‘Tis the season for holiday movies, and Netflix’s new animated film, Angela’s Christmas, may just become your new family favorite. The 30-minute feature tells the heartwarming story of a little girl named Angela, whose generosity shines at Christmas time, despite not having much herself. It sounds like a classic tale you would read to your kids, so is Angela’s Christmas based on a book? It turns out the story comes from a Pulitzer Prize-winning author.
Angela’s Christmas is based on the novel, Angela and the Baby Jesus, by Frank McCourt. The New York based author won a Pulitzer Prize in 1997 for his memoir, Angela’s Ashes, which was later adapted into a film. Angela and the Baby Jesus was McCourt’s only children's book, and much like his other titles, it is a memoir. McCourt tells a story about his mother, Angela, who grew up in Ireland, knowing the feeling of being cold and hungry. According to Irish Central, McCourt’s mother would often tell him this story from her childhood, where she stole the Baby Jesus from her church in order to keep him warm and safe.
The new Netflix film comes from the animation studio, Brown Bag Films, and when speaking to the company, McCourt’s wife, Ellen McCourt said that her late husband had always hoped to turn this book into a movie. “It was my husband Frank’s dream to see this delicate little Christmas story transformed into a classic Christmas tale,” said McCourt. “He would be thrilled with Angela’s Christmas as is the entire extended McCourt family!”
According to Irish Central, Ellen McCourt is serving as executive producer of Angela’s Christmas, and Frank’s brother, 87-year-old brother Malachy McCourt is narrating the film. The outlet also reported that Academy Award nominees Ruth Negga and Lucy O'Connell are lending their voices as Angela and Angela’s mother.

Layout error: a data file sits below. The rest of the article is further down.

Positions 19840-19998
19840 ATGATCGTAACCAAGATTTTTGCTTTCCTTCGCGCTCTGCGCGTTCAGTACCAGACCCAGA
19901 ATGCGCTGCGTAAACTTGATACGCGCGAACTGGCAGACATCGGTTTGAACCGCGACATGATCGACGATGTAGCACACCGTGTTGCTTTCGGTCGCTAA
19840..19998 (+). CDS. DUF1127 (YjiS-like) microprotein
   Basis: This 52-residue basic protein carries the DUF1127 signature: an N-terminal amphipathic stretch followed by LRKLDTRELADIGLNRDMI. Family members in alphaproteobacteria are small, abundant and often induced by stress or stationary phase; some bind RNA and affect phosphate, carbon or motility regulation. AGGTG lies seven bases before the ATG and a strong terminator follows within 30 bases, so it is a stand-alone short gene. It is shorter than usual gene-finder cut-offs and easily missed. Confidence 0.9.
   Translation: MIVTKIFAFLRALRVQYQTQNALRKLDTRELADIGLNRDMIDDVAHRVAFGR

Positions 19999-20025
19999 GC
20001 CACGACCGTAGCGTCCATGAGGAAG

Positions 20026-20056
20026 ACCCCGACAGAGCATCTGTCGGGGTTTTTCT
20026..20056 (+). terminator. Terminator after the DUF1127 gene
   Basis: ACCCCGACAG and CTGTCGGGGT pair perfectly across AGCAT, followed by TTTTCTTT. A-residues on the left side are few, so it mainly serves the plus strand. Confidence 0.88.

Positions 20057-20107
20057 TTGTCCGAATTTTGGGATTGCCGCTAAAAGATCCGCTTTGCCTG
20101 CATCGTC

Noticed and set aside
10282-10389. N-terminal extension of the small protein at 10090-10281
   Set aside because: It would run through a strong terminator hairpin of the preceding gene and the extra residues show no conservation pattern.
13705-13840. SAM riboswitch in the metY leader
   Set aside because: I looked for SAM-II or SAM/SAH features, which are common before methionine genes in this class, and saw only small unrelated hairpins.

Just like McCourt’s book, Angela’s Christmas tells the story of a young Angela (Lucy O’Connell), whose genuine compassion leads her to take the Baby Jesus from her church’s nativity display. In a trailer for the film, you can see an innocent, wide-eyed Angela greeting the doll, only to find that no one has covered him. In an effort to keep him warm, she snuggles him into her jacket and decides to take him home. “I’ll get you home, get you all warm and snuggly, and I’ll wrap you up like a little holy sausage,” she adorably tells the doll.
On her way home, she faces all kind of obstacles, including a police officer who questions what she’s hiding in her jacket. “I’m not stealing you,” Angela is heard saying, “I just want to get you warm.” As if Angela’s words aren’t melting your heart already, her mother’s (Ruth Negga) compassionate lesson will fill you with the loving spirit the holidays are all about. “That’s what families do,” she tells her children. “They shelter each other from the storm, they bring joy where there is sadness, warmth where there is none.”
As a parent, I’m excited to introduce my kids to the film’s heartfelt message, and McCourt’s book will be on my list of family holiday reads. With so much divisive rhetoric in the world these days, there’s no better time to spread the gospel of compassion.
Angela’s Christmas comes to Netflix on Friday, Nov. 30.
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